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The 5 Main Steps of Indoor Vertical Gardening

Vertical Gardening

Most people think they need a house with a backyard to start a garden. The truth is that you can start a garden without any backyard. In fact, you could live in a small apartment in the city and create a garden inside your unit.

Don’t allow limited horizontal space to stop you from making your dream come true. As long as you have vertical space in your home, you can grow fruits and vegetables from the floor to the ceiling. This setup is called indoor vertical gardening

The trend of tiny houses and minimalist style living has caused more people to develop an interest in vertical gardening. The most attractive aspect of vertical gardening is that you can do it anywhere. It doesn’t necessarily have to be out on a porch or balcony. Your vertical garden could be in the kitchen, living room, or bedroom too.

Below are the five main steps or tips for your first vertical garden.

1) Find an Area with Sunlight

Virtually all plants need sunlight to grow and thrive. Your vertical garden’s location must have access to adequate amounts of sunlight. If it is an indoor vertical garden, it would need to be near a window that allows enough natural lighting to get through. Some people choose to use artificial UV lighting as an alternative to sunlight. But that is not recommended for amateurs because it needs to be managed just right to be effective.

2) Select the Fruits and Vegetables to Grow

Which vegetables and fruits do you want to grow in your vertical garden? The lighting conditions should factor into your decision here. After all, certain vegetables and fruits respond better to dimly lit environments than others.  

For example, leafy green vegetables can grow fine in dimly lit environments. Some of which might include kale, spinach, cabbage and collards. But if you have vast amounts of sunlight in your area, you could grow just about anything. The most sun-friendly vegetables to grow are tomatoes and peppers.

3) Decide on the Design of Your Vertical Garden

How do you want to contain the soil and crops in your vertical garden? One popular way is to have hanging baskets placed up and down the garden. If you have any handyperson skills, you could build shelves along the side of a wall and place crop containers on each shelf. And if you need to make more room, place a hanging basket on the end of each shelf.  Some vegetable plants grow vines, including tomatoes and cucumbers. If you’re planning to grow any vining vegetables, then add a trellis to your list of vertical gardening supplies. A trellis is explicitly designed for plants that spread and grow vines. There are small and large trellises available, depending on how much free space you have indoors. Choose the best-sized trellis for your particular vertical garden location.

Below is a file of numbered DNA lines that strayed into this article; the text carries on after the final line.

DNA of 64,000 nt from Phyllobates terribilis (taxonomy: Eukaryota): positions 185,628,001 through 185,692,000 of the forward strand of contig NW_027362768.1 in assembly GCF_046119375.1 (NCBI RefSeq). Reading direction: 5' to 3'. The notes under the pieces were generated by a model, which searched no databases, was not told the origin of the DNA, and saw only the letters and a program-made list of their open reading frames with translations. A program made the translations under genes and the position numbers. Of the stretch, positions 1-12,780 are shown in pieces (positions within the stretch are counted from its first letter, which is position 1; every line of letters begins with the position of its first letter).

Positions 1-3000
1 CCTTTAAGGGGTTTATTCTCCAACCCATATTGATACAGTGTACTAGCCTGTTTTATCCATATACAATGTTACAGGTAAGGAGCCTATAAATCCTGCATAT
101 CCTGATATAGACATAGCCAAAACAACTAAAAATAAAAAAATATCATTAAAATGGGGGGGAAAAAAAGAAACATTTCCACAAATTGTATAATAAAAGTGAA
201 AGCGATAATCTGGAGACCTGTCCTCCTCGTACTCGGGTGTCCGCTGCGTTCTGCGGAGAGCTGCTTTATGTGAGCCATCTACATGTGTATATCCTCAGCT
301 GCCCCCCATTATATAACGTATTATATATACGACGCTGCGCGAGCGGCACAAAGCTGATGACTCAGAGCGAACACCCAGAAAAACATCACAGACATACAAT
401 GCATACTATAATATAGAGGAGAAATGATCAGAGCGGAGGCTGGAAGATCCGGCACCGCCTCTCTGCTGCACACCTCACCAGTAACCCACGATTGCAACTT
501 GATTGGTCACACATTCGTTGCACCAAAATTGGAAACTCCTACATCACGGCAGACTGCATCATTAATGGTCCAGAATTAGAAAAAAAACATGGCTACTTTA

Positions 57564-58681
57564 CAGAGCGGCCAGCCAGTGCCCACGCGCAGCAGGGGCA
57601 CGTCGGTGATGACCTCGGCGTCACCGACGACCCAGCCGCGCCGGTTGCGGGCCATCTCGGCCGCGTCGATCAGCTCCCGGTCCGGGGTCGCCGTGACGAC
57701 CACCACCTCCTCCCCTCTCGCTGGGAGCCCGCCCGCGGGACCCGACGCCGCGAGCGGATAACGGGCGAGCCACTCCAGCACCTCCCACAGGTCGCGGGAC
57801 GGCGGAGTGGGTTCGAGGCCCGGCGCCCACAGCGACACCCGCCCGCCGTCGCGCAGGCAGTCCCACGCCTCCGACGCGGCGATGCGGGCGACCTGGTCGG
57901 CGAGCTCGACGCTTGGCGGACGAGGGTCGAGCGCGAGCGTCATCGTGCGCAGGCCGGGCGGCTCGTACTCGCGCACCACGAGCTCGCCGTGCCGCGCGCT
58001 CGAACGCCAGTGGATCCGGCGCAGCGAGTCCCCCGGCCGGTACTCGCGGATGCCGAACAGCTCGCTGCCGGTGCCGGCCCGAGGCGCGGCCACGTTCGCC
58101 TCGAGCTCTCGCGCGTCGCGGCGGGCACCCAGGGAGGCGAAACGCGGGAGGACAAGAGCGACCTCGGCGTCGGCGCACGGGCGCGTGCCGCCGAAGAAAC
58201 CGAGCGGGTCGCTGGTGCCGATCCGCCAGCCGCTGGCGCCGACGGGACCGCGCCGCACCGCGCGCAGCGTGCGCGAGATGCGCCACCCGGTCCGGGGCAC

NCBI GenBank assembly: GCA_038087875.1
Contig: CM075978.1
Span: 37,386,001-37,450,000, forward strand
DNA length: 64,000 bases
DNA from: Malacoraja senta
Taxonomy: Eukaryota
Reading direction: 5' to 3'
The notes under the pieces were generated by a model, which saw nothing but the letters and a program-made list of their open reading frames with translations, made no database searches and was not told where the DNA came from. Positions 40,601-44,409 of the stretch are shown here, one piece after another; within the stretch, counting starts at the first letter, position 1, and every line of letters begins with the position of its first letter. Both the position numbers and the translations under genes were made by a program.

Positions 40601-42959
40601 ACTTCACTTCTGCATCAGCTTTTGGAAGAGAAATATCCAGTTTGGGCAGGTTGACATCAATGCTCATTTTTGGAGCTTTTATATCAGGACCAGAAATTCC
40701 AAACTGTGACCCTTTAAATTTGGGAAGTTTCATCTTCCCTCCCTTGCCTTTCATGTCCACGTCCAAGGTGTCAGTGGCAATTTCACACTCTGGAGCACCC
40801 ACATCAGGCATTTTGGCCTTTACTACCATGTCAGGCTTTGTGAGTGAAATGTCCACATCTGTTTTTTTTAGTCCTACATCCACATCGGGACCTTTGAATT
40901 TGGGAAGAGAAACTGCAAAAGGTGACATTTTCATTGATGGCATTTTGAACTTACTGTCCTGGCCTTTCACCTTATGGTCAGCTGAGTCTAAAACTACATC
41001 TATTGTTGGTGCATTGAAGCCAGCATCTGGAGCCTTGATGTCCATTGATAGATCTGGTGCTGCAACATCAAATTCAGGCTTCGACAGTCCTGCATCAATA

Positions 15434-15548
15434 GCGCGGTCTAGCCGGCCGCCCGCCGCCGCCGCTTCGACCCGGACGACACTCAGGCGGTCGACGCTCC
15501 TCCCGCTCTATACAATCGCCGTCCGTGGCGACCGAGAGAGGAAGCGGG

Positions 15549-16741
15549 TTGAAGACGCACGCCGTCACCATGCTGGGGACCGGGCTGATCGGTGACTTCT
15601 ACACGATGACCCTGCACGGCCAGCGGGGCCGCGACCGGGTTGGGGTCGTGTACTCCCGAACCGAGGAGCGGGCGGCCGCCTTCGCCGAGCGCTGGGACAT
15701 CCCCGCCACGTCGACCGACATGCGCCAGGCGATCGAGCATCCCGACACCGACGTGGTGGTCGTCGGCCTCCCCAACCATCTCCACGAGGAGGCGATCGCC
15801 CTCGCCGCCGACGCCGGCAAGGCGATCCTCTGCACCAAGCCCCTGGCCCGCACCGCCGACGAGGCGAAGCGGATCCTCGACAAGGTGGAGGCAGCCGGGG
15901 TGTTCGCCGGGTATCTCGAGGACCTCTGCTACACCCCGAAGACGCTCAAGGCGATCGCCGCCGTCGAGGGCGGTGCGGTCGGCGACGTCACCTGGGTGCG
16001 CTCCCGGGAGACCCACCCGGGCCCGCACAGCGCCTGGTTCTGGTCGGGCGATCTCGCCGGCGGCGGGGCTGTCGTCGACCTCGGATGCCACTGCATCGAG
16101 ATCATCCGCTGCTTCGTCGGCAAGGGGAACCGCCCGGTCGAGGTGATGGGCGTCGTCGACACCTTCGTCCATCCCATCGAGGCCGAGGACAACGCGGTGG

4) Plant and Maintain Your Crops

Now the fun begins. It is time to create and build your vertical garden. If you’ve ever managed a traditional outdoor garden, then it won’t take you long to figure out vertical gardening.

Many of the responsibilities are the same. You need to plant seeds in nutrient-rich soil and then add water and fertilizer to it regularly. Some vegetable plants require water more frequently, such as tomato plants. You’ll learn about this as you research which crops to grow (refer to Step #2).

5) Harvest the Crops

The best part of vertical gardening is the harvest. People tend to have more success in growing vegetables and fruits in a vertical garden because there are fewer threats to crops. Typical outdoor pests like worms, slugs, flies and ants do not pose a massive threat to indoor vertical gardens. However, you should apply natural pesticides to your indoor vertical garden crops as a safety precaution. Since they’re “natural” pesticides, they won’t negatively affect your health as chemical-based pesticides do. 

Final Words

Are you ready to start a vertical garden in your apartment or house? Use these steps to guide you through the process from beginning to end. It is much easier than you think!

Steve Hodson

What started out as an intention to grow my own food for economic and environmental reasons has turned into a passion and a mission to share my research and knowledge with as many people as possible. Its one of the most satisfying healthy things I have done leaving a great feeling of self achievement and independence.

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